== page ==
September green bond flurry puts market on track for record year

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AMSTERDAM (Reuters) – Global green bond sales are heading for another record year as a flurry of September deals, including Germany’s debut sovereign issue, have roused the market from a coronavirus-induced lull.

Green issues, which source financing for environmentally beneficial expenditures, are crucial to the growing pool of money dedicated to investing sustainably. Sales slumped when the pandemic erupted but are now back on track.

Worth around $700 billion worldwide, the market’s prospects were boosted this year by the European Union’s 750 billion-euro coronavirus recovery fund. Around a third of it should be financed by green debt, European Commission president Ursula von der Leyen said on Wednesday.

Issuance of EU green debt, which may eventually double the global green bond universe, is yet to start but year-to-date issuance by other borrowers has reached $150 billion, topping that raised by this point last year, according to data from Dealogic.

Most notable was Germany’s debut green bond, the first step towards establishing a pricing reference point for regional borrowers which should entice more borrowers into the market.

Other big names hitting green markets in September were Sweden, JPMorgan (JPM) and Daimler (DE:DAIGn). On Wednesday, Volkswagen (DE:VOWG_p) saw big demand for its green deal despite being tainted by an old emissions cheating scandal.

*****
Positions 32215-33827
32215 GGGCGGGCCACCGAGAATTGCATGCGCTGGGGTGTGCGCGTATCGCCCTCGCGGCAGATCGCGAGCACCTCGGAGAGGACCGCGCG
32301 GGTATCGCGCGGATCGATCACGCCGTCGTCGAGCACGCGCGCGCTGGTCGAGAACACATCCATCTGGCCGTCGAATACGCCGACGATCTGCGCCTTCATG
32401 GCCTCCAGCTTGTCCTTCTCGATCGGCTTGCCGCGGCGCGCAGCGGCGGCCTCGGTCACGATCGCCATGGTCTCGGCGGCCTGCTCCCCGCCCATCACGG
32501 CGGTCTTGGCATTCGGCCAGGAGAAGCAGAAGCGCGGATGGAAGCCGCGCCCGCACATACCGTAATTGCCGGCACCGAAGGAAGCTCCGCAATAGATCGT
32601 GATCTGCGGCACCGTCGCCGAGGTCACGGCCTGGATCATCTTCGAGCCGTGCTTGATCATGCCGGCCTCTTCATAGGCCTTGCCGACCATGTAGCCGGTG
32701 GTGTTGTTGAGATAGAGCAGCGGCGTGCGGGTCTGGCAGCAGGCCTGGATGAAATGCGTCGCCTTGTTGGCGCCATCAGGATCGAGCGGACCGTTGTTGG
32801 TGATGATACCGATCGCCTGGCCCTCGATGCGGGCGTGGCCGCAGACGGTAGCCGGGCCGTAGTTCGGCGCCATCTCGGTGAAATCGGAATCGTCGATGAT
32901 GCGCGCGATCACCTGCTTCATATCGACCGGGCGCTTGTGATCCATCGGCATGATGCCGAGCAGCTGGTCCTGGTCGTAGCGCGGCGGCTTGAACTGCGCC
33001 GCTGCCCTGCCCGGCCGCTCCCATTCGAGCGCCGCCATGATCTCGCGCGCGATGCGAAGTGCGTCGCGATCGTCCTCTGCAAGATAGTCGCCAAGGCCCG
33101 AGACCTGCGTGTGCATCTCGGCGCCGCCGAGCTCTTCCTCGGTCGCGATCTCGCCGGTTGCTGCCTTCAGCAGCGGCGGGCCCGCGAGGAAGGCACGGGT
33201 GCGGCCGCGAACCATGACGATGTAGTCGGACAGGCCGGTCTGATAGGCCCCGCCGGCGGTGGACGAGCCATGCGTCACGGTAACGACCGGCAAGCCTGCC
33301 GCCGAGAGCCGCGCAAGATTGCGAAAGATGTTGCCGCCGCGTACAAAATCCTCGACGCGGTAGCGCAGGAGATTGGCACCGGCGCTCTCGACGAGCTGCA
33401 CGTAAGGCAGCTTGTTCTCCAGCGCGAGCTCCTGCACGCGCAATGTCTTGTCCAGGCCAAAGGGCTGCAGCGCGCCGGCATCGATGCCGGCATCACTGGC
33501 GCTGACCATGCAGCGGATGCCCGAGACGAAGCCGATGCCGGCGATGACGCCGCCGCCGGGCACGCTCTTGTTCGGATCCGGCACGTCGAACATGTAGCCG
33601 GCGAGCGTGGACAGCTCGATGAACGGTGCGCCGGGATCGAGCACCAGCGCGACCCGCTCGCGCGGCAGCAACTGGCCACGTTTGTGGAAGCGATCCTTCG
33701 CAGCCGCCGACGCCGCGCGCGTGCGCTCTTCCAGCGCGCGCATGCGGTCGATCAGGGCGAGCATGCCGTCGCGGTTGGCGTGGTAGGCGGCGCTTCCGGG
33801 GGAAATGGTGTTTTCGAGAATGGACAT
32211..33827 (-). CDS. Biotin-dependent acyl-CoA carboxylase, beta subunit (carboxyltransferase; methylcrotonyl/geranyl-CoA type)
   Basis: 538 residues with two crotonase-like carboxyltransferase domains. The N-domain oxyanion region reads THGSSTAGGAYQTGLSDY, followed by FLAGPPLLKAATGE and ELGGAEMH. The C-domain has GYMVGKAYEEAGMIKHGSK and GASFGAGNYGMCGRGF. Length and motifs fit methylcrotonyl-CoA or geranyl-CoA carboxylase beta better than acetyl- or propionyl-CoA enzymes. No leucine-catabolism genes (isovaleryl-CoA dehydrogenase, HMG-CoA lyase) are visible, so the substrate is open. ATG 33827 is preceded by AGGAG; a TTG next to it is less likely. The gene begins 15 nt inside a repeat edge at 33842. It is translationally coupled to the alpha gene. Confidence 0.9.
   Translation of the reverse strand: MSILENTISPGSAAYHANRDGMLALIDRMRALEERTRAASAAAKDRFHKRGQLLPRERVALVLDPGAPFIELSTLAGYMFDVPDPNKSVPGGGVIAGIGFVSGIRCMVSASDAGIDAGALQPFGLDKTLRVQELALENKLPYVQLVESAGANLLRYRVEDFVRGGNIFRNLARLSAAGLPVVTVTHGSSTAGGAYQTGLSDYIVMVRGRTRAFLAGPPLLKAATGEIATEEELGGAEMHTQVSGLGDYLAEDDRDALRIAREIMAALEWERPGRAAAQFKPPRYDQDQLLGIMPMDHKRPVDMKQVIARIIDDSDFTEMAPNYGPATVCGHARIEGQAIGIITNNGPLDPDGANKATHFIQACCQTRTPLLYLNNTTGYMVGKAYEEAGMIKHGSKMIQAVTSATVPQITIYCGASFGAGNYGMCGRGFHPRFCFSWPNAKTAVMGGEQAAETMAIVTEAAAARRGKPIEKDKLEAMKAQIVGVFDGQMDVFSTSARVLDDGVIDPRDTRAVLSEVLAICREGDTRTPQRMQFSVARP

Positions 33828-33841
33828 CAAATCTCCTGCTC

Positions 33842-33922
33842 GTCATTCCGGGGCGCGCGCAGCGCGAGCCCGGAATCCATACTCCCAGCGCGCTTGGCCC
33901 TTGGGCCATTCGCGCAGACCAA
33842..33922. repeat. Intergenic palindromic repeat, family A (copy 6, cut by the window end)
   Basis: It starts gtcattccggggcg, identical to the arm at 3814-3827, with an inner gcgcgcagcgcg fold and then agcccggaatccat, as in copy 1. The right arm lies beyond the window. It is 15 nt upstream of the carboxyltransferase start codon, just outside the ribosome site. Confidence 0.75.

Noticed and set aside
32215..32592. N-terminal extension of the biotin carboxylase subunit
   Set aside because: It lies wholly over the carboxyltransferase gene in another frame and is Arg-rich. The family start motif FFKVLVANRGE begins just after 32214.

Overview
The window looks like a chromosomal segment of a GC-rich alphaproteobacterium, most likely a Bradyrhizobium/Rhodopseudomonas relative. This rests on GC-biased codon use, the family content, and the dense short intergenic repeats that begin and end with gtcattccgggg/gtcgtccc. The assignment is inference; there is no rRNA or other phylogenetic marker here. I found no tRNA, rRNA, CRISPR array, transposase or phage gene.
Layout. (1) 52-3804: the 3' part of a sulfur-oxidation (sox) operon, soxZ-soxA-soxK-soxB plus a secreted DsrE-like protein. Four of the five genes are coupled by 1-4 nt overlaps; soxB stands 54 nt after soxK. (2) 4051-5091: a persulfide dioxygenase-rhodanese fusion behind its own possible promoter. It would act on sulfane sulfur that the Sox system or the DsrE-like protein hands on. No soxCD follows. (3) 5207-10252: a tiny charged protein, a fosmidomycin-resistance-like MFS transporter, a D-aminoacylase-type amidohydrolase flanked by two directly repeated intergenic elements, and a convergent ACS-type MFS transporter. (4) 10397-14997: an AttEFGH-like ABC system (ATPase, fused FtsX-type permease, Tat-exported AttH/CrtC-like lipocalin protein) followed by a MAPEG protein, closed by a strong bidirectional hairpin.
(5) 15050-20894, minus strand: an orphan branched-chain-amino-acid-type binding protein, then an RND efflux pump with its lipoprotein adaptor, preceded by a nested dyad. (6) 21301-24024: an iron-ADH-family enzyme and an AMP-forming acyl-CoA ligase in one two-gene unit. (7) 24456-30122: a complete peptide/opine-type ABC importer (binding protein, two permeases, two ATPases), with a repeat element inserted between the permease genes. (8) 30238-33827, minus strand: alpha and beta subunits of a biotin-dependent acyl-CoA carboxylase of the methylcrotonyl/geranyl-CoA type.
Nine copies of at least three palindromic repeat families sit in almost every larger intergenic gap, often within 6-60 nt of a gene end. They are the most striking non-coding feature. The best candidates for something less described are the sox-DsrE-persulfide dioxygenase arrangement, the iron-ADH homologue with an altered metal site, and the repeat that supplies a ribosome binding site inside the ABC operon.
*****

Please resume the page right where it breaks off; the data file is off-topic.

Graphic: Green bond market on track for growth –

Joshua Kendall, head of responsible investment research and stewardship at Insight Investment, expects green issuance to surpass the 2019 record of $206 billion — unless the pandemic slows markets again. Another forecast, by ratings agency Moody’s (NYSE:MCO), says full-year issuance could hit as much as $225 billion.

“Companies are recognising that they had to, maybe, hold off on their plans, but I don’t think there was any concern that it would be a permanent change or an adjustment,” Kendall said.

“The (green) bond market is fairly resilient and companies are very committed to this issue.”


Despite its fast paced growth, the green bond market only accounted for 3.5% of last year’s total global bond issuance of $7.15 trillion, according to the Bank for International Settlement.

And the lead green debt enjoyed over the other two main avenues of sustainable fundraising – social bonds and sustainable bonds, a blend of green and social – has been eroded this year.

That’s because the coronavirus outbreak has spurred a rise in social bond sales, many earmarked to fund coronavirus-related spending.

Social bonds account for 21% of all sustainable issuance this year, versus 6% in 2019, while the share of green bonds has declined to 62%, down from 79% last year, Dealogic data up to Sept 10 shows.

Finnish public sector lender MuniFin and French agency Caisse d’Amortissement de la Dette Sociale (CADES) are among those to have issued social bonds in September.

“As we’re normalising to the COVID economy, I don’t think green is going anywhere,” said Trisha Taneja, head of ESG advisory at Deutsche Bank (DE:DBKGn), one of the banks which managed the German sale.

“I think social will simultaneously rise, but not at the expense of green.”

Graphic: Green bond lead declines –

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